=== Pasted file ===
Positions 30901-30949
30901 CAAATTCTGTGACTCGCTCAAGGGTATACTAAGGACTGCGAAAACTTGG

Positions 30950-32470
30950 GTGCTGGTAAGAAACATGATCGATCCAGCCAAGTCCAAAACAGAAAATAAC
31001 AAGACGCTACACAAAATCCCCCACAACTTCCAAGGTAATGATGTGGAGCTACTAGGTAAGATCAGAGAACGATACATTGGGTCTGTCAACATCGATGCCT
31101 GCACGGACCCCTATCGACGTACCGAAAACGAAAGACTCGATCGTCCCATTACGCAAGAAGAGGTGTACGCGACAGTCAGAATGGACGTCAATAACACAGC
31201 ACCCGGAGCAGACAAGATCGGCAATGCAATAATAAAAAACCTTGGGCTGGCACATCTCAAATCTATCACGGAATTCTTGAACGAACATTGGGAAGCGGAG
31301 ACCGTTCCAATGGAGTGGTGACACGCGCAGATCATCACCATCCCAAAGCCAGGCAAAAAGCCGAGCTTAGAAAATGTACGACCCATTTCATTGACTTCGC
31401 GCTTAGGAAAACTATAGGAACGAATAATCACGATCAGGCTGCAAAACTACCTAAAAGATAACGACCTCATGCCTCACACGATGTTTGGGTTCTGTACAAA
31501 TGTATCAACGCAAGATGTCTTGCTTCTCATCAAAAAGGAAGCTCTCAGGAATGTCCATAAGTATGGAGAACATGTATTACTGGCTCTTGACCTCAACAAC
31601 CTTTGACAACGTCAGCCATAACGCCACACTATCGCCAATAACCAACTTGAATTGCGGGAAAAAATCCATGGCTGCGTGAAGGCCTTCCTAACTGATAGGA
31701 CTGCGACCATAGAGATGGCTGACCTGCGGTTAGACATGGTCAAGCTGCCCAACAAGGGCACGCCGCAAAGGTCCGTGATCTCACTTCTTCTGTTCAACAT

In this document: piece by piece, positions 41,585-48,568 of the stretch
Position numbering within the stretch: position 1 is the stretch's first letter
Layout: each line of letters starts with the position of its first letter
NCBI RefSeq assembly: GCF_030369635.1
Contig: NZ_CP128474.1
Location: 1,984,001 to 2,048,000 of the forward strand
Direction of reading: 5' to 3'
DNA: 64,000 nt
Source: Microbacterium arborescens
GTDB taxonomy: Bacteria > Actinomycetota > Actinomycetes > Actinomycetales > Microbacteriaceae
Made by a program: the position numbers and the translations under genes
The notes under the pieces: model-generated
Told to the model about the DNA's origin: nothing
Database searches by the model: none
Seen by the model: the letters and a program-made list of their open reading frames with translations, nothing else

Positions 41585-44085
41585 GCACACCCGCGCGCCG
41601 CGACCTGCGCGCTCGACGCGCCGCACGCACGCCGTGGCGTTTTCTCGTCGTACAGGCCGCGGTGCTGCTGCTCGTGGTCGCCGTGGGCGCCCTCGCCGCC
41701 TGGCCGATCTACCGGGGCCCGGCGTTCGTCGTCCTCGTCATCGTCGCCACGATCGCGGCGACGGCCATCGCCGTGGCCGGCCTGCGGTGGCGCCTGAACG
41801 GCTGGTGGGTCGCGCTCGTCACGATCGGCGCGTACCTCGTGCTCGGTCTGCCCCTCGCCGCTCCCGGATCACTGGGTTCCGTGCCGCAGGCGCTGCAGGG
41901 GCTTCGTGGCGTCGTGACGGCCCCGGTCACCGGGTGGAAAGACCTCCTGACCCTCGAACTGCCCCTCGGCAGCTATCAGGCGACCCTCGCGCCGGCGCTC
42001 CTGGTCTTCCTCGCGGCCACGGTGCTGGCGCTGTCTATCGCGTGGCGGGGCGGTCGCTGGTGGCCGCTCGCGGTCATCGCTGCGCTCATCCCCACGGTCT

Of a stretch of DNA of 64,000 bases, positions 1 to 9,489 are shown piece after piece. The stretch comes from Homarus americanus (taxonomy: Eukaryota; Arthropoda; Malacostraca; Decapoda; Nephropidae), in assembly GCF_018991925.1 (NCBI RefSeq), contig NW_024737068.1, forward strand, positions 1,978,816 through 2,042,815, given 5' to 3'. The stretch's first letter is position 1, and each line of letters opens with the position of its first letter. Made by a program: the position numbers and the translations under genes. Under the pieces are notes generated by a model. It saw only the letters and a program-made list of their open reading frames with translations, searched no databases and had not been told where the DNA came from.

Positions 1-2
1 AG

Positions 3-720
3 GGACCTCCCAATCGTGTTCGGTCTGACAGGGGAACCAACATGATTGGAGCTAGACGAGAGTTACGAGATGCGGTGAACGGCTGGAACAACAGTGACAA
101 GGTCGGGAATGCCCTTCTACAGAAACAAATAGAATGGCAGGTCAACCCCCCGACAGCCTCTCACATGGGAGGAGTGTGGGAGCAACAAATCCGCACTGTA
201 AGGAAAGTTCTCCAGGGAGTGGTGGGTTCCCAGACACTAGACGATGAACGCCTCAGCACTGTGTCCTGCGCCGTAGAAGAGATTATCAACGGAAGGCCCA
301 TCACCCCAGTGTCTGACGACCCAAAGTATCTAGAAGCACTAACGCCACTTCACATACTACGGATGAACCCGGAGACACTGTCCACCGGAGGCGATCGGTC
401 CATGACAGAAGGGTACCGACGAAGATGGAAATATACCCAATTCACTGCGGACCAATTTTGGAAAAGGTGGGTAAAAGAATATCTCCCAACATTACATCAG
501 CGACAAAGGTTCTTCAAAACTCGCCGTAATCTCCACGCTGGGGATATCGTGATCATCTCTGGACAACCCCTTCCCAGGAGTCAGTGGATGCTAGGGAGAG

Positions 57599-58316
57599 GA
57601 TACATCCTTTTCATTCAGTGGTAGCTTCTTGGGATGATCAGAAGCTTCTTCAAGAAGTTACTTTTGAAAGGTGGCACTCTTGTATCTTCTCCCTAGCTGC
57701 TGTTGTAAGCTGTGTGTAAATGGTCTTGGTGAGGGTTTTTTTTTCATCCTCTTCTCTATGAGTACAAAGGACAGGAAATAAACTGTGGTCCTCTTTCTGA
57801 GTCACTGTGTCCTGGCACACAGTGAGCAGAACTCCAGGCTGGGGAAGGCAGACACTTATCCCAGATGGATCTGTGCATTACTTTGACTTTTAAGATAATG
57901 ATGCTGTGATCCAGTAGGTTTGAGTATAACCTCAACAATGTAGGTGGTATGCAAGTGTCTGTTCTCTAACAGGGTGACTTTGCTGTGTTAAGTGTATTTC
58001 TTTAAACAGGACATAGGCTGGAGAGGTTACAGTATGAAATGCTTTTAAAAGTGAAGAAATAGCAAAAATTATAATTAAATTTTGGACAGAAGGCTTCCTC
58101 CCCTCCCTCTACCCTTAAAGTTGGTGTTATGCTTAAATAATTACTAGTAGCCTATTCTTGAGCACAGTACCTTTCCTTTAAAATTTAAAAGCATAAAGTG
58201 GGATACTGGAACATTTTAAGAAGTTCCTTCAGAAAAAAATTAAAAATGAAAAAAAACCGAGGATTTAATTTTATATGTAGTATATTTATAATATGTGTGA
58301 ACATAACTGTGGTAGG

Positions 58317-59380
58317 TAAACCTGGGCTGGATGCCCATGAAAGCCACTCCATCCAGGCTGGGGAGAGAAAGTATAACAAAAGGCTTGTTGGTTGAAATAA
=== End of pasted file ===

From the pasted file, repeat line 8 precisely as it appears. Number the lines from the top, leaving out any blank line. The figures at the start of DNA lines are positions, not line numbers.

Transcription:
31301 ACCGTTCCAATGGAGTGGTGACACGCGCAGATCATCACCATCCCAAAGCCAGGCAAAAAGCCGAGCTTAGAAAATGTACGACCCATTTCATTGACTTCGC